A new report on the state of the HBCU innovation ecosystem seeks to answer whether or not an influx of large corporations and investment firms that announced new initiatives with historically Black colleges and universities since the murder of George Floyd last summer, many aimed at promoting innovation and tech careers, have actually made an impact. Interim findings show that though more than 120 such programs now exist, student engagement with them varies among the different HBCUs.

These findings from the report were presented this week during the White House’s National HBCU Week Conference, a week-long slate of events highlighting the work being done at HBCUs in everything from STEM education to disaster preparedness. The full report will be released by the end of the year. 

Joey Womack, founder and CEO of social good consultancy Amplify 4 Good, is spearheading the report with support from the United Negro College Fund, Citi Foundation, Blackstone Charitable Foundation and Black Tech Ventures.

“We all know that support for connecting HBCU students with opportunities in innovation is at an all-time high,” Womack said during the keynote speech where he presented the initial data. 

“But we’re a little bit concerned. We’re concerned that maybe all the programs, initiatives and opportunities might not live up to their potential to drive students into technical career pathways and opportunities around entrepreneurship, because our community is not working together as an ecosystem.”

To determine what initiatives and models are or are not working and where there is overlap among programs, Womack and his research team mapped the various tech training and entrepreneurship programs across the country that give students opportunities to learn outside of the classroom. They found more than 120 programs and initiatives linked to over 200 organizations that interfaced with approximately 50 HBCUs.

On the tech training side, HBCU students can get a taste of the innovation ecosystem and access to potential internships through programs like OHUB@SXSW or get experience and funding for their schools through hack-a-thons hosted by major corporations like Zillow.

On the entrepreneurship side, organizations like Nex Cubed and Black Tech Ventures offer students the chance to develop their ideas through accelerators and programs like the Pharrell Williams-founded Black Ambition prize, which gives HBCU founders access to capital and most recently awarded a $250,000 grant to a Hampton University alum.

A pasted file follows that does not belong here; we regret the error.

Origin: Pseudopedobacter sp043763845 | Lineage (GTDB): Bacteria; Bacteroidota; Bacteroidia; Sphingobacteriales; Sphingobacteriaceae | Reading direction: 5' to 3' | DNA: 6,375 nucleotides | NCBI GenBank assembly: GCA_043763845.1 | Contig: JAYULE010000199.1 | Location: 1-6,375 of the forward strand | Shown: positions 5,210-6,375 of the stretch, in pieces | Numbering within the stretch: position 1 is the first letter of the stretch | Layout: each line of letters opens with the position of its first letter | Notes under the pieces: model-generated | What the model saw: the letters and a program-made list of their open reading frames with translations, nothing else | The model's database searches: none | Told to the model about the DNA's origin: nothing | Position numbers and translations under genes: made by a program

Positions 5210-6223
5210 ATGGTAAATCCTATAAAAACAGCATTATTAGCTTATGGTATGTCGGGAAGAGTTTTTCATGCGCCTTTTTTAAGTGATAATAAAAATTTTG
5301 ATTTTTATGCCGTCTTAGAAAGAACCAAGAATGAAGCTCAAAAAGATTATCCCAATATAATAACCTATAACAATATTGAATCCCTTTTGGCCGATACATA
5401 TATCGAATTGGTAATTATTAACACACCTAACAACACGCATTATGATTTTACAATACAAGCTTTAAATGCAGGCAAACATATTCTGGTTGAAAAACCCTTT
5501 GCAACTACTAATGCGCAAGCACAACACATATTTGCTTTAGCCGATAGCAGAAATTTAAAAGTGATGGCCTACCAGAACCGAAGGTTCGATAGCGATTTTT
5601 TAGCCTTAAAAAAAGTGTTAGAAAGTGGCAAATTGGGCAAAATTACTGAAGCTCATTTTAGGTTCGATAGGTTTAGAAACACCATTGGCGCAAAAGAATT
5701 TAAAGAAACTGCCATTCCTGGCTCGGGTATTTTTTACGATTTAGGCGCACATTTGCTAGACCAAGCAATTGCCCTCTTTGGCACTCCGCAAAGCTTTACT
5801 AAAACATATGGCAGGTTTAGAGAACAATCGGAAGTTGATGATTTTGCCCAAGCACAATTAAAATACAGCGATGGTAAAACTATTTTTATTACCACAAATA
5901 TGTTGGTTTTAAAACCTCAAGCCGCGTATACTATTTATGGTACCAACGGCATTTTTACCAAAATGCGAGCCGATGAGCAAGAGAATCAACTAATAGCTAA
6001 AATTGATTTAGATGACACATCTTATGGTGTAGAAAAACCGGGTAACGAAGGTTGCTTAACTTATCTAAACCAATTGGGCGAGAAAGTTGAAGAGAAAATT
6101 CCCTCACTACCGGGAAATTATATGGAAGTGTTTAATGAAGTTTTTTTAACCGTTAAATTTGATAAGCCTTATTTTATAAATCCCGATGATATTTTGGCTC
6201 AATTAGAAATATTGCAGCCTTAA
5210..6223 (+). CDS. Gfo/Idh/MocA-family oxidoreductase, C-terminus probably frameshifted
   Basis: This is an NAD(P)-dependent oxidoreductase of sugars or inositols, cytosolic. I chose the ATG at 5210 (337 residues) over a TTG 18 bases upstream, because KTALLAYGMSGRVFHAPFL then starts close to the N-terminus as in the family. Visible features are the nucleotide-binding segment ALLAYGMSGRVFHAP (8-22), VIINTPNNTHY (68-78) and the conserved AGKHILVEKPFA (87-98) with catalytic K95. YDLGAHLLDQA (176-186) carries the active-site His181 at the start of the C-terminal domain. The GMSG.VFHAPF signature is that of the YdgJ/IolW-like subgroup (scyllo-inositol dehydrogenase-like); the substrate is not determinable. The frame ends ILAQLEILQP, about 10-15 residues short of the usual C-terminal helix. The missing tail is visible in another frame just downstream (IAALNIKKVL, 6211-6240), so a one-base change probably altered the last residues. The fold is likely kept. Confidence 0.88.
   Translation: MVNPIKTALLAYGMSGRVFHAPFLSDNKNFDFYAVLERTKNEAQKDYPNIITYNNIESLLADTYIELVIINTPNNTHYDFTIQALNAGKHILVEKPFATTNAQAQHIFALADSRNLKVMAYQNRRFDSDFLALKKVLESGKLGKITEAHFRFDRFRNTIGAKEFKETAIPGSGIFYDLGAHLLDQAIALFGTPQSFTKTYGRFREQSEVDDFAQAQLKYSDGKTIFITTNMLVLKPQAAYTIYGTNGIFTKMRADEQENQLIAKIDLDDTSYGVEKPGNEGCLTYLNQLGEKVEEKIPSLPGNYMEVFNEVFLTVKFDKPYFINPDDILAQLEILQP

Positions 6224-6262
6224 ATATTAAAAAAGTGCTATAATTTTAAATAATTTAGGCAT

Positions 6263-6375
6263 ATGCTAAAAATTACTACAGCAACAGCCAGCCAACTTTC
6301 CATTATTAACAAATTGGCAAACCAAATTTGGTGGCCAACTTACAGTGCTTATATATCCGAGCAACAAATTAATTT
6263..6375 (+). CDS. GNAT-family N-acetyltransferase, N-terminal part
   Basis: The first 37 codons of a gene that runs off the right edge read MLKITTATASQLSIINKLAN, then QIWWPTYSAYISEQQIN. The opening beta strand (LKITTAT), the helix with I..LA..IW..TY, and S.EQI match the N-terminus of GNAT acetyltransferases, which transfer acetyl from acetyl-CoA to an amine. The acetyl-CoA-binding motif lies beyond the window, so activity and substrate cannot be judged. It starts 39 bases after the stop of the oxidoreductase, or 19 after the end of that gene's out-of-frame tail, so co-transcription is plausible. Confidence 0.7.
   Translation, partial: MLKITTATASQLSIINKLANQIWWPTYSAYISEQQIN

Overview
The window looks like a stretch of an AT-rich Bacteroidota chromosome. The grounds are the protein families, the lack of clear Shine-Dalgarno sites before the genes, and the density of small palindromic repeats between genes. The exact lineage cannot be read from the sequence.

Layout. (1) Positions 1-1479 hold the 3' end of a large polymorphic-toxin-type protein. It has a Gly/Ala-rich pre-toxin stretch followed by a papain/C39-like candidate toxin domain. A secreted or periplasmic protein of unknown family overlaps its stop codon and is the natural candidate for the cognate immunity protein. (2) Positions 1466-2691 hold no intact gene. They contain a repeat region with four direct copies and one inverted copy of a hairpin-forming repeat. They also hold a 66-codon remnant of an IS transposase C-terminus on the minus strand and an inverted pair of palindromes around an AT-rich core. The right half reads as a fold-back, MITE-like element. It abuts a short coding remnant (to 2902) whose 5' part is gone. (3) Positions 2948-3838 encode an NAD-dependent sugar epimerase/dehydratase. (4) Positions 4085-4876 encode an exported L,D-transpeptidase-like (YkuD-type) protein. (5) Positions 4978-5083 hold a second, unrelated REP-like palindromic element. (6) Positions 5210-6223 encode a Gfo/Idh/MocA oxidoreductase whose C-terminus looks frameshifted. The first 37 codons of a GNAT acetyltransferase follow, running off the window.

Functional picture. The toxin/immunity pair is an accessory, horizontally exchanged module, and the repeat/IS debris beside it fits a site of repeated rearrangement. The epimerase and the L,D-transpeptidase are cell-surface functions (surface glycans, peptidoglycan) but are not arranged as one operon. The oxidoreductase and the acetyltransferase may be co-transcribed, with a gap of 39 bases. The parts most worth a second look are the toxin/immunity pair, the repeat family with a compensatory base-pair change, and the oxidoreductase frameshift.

There are also programs that help prepare students for the other side of entrepreneurship, venture capital careers, like HBCUvc and Black Venture Capital Consortium.

The interim report also outlines how students find out about these types of opportunities — largely through word of mouth.

“Essentially, they’re finding out about tech via chance,” Womack said.

Beyond just mapping the programs offered to students, the report also analyzed how students majoring in tech disciplines at different HBCUs are engaging with this programming. 

Schools like Bluefield State College, Morgan State University, Hampton University and Jackson State University have a relatively high percentage of students in tech majors who are also highly engaged with programs, according to initial data.

Schools like Florida A&M University, Xavier University and Spelman College have a relatively low percentage of students in tech majors, but they are also highly engaged with programs. Around 44 HBCUs have a low rate of students in tech majors who are also not really engaged.

The interim report also found that HBCU business schools are less engaged than their counterparts with a tech startup community.

By the end of the year, Womack and his team will release the full, long-form report with more detailed analysis and recommendations.

Womack believes there is something special about HBCU students when it comes to the innovation ecosystem.

“Innovation comes from experiences around adversity,” Womack said. “People have to make a way. For Black people in this country, we’ve been making way for over 400 years,” he continued.  “We come into college having to be innovative just to simply make it, so that culture is built in whether we label it innovation or entrepreneurship or whatever, we have it from a genetic standpoint, from a cultural or upbringing standpoint.”

Disclosure: Mirtha Donastorg was interviewed for a section of the upcoming report on the role of media in the HBCU tech, innovation and entrepreneurship ecosystem.